The North West Company men were the first who used this trail. The Kamloops men took out their furs to Fort Okanogan and Fort George [Astoria], and in some years the Fort St. James men went out to Fort George light (sometimes by dog sled), to pick up extra provisions — those were provisioning brigades only, and they didn’t happen every year. The Hudson’s Bay Company began their first organized brigade in 1826, carrying out furs and castoreum to their new headquarters of Fort Vancouver, and carrying in their trade goods and, perhaps, some provisions such as cheese, etc. They were a business, and it was absolutely essential that all those furs got to the London markets as soon as possible, so they could make a profit. Once you think of the Hudson’s Bay Company as a business, and a large important business at that, things become very, very clear.

The Brigade Trail linear park is a section of the original Okanagan Brigade Trail linking to one of the frequently mentioned encampment sites, Priest Camp. 

As you drive along Garnett Valley Road you are actually following the original Brigade Trail. Restroom facilities are located at the Garnett Valley Dam (Priest Camp Historic Park) where the trailhead is located.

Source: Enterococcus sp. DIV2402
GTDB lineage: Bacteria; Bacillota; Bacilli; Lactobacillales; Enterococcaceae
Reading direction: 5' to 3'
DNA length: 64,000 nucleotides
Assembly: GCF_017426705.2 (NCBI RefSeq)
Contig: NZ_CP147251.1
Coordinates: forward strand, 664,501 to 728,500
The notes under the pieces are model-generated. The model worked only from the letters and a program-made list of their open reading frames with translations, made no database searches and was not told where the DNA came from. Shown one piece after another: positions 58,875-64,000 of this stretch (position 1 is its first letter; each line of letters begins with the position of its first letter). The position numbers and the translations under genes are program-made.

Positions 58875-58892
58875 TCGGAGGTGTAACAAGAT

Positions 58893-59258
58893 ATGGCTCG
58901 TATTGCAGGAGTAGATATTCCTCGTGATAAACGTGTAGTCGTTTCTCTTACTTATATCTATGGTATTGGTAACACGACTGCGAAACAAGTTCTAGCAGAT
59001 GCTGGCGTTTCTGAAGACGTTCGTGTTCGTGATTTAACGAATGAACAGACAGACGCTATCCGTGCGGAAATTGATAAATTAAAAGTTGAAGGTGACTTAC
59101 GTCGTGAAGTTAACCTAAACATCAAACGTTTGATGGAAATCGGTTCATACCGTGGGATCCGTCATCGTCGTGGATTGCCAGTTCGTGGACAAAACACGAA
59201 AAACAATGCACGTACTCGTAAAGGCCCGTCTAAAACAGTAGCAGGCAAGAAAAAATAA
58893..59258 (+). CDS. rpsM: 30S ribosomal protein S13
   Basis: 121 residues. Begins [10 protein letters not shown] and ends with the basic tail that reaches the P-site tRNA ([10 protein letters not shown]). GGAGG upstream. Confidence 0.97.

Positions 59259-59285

The trail is 4.1 km long (or two and a half miles, for those of us who still think in miles as I do), and at the end of the trail you are offered one of the most sensational viewpoints of Okanagan Lake. The Brigade Trail served as a part of the Cariboo Gold Rush Trail and later as the original automobile route to Peachland before the lakeshore road and Highway 97 were built.

The Brigade Trail is open from May through October.

And so, if you have a copy of the booklet, The Okanagan Brigade Trail in the South Okanagan, 1811 to 1849, Oroville, Washington to Westside, British Columbia, by Bob Harris, Harley Hatfield, and Peter Tassie, 1989 (ISBN 0-9694207-0-6), that is sold in the Summerland Museum, you can see that the section of the trail we explored appears on Map no. 8.